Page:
While Latino high school graduates are beginning to catch up to (and in some cases surpass) their white peers in terms of enrolling in college, they are still far behind where they need to be. That’s because their issues begin much earlier and, in many cases, prevent them from ever getting to the point of high school graduation.
In anticipation of the Supreme Court’s decision on the University of Texas at Austin’s admissions policies, many opponents of race-based admissions are calling for colleges to focus on enrolling more low-income students as an alternative to affirmative action. But do the nation’s best colleges—public or private—really want to enroll larger numbers of socioeconomically disadvantage students? The research says ‘no.’
Is your website easy to interpret and intuitive to navigate? Is it clearly and concisely worded? Is it thought-provoking and relevant? If your website isn’t all three of these things, potential students may leave without ever submitting an inquiry form, or completing an application.
The summer between high school and college can be a perilous time for college-bound students, but also provides an opportunity for learning. Many of these students will increase their alcohol use. Others will struggle with misconceptions about what college life has in store for them. And for some, the realization of what college will really cost finally begin to sink in. Proactive colleges are now putting programs and strategies in place to address these issues and many others that can impact the transition to life on campus.
Fidelity recently released a “Cost Conscious College Graduates Study” that examined how the cost of college and the resulting debt load impact college choice and future financial decisions. The essence of the report is summarized in this quote from Keith Bernhardt, Fidelity’s Vice President of College Planning: “The number of graduates reporting surprise by the level of student debt they have accumulated is a big concern and shows that there is a considerable need for families to better understand the total cost of college.”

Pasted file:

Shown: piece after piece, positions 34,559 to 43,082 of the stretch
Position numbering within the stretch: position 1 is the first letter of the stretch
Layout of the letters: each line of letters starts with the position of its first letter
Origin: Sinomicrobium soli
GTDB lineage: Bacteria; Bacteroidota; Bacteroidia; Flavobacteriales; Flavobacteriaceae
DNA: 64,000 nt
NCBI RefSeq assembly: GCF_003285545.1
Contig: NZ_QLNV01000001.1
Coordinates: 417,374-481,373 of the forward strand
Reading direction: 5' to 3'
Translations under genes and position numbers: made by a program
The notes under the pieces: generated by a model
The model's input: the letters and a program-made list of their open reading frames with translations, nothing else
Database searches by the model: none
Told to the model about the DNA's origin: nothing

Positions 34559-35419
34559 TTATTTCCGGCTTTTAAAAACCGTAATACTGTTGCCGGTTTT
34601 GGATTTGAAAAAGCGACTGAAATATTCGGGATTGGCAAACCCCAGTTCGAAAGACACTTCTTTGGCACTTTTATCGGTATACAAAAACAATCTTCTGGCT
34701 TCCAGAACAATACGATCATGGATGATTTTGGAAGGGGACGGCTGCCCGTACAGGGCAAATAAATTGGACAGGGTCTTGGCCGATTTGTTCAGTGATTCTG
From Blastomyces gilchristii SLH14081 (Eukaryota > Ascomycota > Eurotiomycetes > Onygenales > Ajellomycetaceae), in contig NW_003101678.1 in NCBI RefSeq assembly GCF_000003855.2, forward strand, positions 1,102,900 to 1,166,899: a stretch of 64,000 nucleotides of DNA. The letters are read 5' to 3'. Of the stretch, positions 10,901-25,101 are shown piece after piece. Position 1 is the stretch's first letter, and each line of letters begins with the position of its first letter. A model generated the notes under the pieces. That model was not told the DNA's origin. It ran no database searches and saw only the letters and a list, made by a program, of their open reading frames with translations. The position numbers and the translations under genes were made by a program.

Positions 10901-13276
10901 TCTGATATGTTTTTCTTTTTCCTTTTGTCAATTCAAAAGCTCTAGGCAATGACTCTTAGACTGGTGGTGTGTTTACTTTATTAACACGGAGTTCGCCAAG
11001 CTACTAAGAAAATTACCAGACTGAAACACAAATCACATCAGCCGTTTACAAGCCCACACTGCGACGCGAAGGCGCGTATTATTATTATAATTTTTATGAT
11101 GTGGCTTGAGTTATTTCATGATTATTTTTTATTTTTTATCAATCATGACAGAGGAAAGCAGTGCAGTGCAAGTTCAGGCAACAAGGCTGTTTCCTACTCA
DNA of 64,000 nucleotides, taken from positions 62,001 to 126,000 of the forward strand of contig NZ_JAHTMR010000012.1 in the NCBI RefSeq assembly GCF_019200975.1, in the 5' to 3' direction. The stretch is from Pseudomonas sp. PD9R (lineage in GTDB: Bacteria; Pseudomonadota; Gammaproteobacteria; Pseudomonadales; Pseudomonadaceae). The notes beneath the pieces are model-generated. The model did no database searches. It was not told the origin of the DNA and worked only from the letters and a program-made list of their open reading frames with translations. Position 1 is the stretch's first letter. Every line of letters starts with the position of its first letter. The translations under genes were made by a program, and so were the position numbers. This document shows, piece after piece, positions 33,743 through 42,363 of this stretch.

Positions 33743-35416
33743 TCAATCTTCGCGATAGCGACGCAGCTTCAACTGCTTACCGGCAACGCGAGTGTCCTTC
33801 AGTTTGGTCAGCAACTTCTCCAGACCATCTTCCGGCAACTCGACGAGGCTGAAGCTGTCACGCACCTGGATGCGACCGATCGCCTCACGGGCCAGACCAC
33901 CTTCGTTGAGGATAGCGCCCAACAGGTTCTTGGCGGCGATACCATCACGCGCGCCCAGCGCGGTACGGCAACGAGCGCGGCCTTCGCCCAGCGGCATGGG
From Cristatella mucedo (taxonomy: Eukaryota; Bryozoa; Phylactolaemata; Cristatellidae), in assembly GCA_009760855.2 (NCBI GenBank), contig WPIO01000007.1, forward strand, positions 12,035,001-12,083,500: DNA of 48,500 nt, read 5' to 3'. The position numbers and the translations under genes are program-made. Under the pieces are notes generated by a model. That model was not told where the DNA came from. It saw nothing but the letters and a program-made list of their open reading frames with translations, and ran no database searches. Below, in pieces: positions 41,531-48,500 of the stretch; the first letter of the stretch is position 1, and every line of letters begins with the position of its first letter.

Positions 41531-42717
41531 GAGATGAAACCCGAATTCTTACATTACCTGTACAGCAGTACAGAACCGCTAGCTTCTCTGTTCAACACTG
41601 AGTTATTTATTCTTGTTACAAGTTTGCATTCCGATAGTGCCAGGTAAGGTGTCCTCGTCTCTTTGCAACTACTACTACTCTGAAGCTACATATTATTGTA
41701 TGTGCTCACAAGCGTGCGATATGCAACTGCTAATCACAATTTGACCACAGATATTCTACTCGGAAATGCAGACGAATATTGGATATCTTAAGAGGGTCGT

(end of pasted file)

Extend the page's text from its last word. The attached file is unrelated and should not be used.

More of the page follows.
If you could invest less than $200,000 in a set of students and end up with a return on that investment of more than $660,000 in tuition payments, while also solving a nagging attrition problem would you do it? That’s exactly what happened at Georgia State University based on some serious data mining and a willingness to invest in students who were “most likely to succeed.”
Much to the surprise of many parents—and guidance counselors—admission to the nation’s most competitive colleges requires more than straight A’s, perfect ACT scores, a boatload of extracurriculars, and a commitment to community service to get in. That’s the story of Tanner McArdle, the “complete package” who didn’t get into Stanford, his dream school.
The University of Dayton was seeking a way to make the cost of college more transparent to students and families. The goal was to give families a clear picture of the costs they would bear so that they would be better prepared to bear them. The result is a guarantee: that students in this year’s incoming class will pay the same amount in each of their four years at Dayton.
By now, most students have made their final decisions about where they will be attending college come Fall. While parents will continue to navigate the many financial decisions yet to be made, many students still face one major decision related to enrollment: choosing a roommate.
New research by sociologist Alexandria Walton Radford has found that, while 79% of “well-off” high school valedictorians apply to at least one highly selective college, only half of middle- and low-income valedictorians do. The difference: students apply to schools they know about, and wealthier students are more likely to know someone who knows something about (or has attended) a highly selective college.
A new study by the National Association for College Admission Counseling (NACAC) has confirmed what most us already knew: that providing college counseling to high school students in the freshmen year could significantly improve the number of students who go on to attend college. This was especially true among students whose parents didn’t attend college. Now the question becomes how to act on this information. Continue Reading »
Fewer people sought to enroll at colleges and universities this spring when compared to the spring of 2012, according to a new report from the National Student Clearinghouse Research Center that was released last week. That’s bad news for institutions of higher education, but it’s also a sign that our economy is improving and providing more opportunity in the workforce.